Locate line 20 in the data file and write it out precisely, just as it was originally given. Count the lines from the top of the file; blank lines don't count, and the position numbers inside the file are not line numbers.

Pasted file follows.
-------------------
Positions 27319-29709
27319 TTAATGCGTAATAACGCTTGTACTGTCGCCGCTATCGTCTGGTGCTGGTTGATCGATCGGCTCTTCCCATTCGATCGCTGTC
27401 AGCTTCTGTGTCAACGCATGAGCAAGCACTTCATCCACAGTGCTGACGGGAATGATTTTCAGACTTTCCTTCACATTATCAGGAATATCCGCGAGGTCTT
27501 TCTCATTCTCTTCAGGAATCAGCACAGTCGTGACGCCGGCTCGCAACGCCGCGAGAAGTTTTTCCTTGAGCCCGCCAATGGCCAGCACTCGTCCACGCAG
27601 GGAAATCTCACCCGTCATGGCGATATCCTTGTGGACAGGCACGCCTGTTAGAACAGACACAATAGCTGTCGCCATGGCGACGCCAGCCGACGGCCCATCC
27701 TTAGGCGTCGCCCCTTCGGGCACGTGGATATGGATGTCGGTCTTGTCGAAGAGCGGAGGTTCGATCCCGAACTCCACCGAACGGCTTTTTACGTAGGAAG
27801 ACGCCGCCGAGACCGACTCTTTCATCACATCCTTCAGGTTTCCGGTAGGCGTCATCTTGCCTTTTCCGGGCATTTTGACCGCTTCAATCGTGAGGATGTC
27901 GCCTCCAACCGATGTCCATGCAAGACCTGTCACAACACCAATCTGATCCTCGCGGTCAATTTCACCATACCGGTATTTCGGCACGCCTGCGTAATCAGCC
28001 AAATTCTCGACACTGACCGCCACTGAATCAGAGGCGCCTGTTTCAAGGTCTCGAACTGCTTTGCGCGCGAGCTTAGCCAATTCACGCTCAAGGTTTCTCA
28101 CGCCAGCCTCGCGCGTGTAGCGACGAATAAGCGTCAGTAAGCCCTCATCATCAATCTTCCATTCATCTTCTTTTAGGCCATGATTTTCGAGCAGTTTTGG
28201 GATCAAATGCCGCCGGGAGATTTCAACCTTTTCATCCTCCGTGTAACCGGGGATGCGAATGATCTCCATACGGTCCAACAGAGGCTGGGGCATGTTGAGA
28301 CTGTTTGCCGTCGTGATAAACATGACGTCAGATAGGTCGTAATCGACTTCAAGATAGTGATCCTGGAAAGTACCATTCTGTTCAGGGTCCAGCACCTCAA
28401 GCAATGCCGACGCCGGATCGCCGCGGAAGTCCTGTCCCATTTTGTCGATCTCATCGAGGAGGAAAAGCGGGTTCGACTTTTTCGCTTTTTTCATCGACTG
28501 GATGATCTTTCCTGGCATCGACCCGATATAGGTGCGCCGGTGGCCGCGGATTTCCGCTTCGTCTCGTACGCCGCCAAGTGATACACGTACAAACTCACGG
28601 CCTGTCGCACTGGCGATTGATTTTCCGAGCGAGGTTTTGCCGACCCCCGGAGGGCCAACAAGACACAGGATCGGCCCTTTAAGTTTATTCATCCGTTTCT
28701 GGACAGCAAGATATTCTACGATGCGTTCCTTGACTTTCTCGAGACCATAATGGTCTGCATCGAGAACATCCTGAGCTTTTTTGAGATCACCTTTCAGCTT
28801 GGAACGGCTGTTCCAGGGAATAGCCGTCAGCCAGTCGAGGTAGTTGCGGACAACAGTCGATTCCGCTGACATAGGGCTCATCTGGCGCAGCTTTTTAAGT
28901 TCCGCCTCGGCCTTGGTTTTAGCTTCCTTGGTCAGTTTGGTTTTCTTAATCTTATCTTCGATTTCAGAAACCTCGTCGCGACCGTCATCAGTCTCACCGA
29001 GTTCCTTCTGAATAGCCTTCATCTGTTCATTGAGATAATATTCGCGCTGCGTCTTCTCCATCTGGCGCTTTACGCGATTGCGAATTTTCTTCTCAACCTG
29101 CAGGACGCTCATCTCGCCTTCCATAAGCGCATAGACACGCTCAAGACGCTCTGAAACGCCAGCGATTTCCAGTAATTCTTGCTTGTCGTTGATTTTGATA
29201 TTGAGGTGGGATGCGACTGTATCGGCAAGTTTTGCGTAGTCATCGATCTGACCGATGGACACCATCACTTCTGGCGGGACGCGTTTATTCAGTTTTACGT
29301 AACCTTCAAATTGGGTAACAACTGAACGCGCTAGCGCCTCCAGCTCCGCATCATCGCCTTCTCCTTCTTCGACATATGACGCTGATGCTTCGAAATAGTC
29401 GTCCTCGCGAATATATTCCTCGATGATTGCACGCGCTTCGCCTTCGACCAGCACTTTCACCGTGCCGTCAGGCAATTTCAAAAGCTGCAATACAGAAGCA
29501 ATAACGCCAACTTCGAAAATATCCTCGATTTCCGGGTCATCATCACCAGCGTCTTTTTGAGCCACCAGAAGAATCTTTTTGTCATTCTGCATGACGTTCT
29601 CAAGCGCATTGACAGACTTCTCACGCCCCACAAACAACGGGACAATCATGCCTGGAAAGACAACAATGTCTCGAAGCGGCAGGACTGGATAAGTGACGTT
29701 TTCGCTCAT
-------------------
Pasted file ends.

29101 CAGGACGCTCATCTCGCCTTCCATAAGCGCATAGACACGCTCAAGACGCTCTGAAACGCCAGCGATTTCCAGTAATTCTTGCTTGTCGTTGATTTTGATA